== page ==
Travelling through memory…

VANESSA SMEETS

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SANTÉ: Founder of Blank Canvas Studio, Martine de Kock, welcomes guests to The Thyste Traveller’s third event.                                                                                  PIC: Vanessa Smeets

Memory flows for some in the form of a distinct song, an exceptional smell or a specific taste. For Martine de Kock (31), founder of Blank Canvas Studio, capturing the essence of her late great grandfather came in the form of what he loved most: great food, wine and company.

These ideals had to be captured in a truly sensory journey and, so, The Thyste Traveller series was born, asking exclusive wineries across South Africa to be part of an unforgettable experience.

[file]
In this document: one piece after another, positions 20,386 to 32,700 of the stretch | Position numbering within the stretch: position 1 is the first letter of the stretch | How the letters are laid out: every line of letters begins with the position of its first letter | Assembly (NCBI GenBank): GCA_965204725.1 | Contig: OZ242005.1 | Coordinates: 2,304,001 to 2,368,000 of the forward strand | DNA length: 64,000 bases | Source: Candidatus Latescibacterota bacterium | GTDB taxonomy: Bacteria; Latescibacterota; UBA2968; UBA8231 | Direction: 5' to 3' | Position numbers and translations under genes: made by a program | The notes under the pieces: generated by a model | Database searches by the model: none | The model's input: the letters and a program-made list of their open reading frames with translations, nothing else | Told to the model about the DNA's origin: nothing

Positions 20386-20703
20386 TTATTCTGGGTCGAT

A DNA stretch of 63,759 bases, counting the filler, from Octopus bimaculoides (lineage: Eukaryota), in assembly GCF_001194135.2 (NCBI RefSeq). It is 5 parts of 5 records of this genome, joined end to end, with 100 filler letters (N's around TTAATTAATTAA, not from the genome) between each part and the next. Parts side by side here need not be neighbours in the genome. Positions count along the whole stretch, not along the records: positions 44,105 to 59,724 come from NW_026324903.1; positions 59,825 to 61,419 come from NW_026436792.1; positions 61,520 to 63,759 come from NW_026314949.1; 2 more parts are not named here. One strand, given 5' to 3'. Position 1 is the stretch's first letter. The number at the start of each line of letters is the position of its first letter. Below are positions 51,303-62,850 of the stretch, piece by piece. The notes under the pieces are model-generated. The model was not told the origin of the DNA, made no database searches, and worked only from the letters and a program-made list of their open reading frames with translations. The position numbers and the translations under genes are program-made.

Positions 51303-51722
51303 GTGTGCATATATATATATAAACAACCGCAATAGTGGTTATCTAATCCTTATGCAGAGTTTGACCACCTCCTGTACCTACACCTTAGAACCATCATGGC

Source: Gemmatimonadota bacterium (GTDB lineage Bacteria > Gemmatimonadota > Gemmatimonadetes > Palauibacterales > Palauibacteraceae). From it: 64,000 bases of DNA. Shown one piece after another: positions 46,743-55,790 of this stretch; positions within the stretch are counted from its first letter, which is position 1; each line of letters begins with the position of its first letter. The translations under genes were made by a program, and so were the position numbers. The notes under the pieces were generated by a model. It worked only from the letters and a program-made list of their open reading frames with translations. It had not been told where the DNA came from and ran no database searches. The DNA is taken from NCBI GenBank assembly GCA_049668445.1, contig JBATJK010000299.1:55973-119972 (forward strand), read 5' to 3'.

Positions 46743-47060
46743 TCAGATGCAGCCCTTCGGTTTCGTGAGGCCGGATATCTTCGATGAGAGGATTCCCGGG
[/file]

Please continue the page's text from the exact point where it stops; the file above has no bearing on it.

The Thyste Traveller journey has grown from a small intimate group of friends to a monthly event of celebration and joy, in the comfort of a cozy atmosphere, in Pretoria.

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CHEERS: Bernard Dewey, sales and marketing director for Chamonix, and Martine de Kock, organiser of these delightful events.                                            PIC: Vanessa Smeets

Blank Canvas Studio has hosted numerous events in its young existence, but this is a very personal one for its founder:
“My great grandfather, Oupa Thys, travelled the globe to experience its culinary offerings. These events are held in his home, in memory of him, where we share a love of what he stood for.”

The third event in the series was showcased by Chamonix, a beautiful wine farm nestled in the Franschhoek valley, with a 50-hectare game farm, and found only one hour away from Cape Town.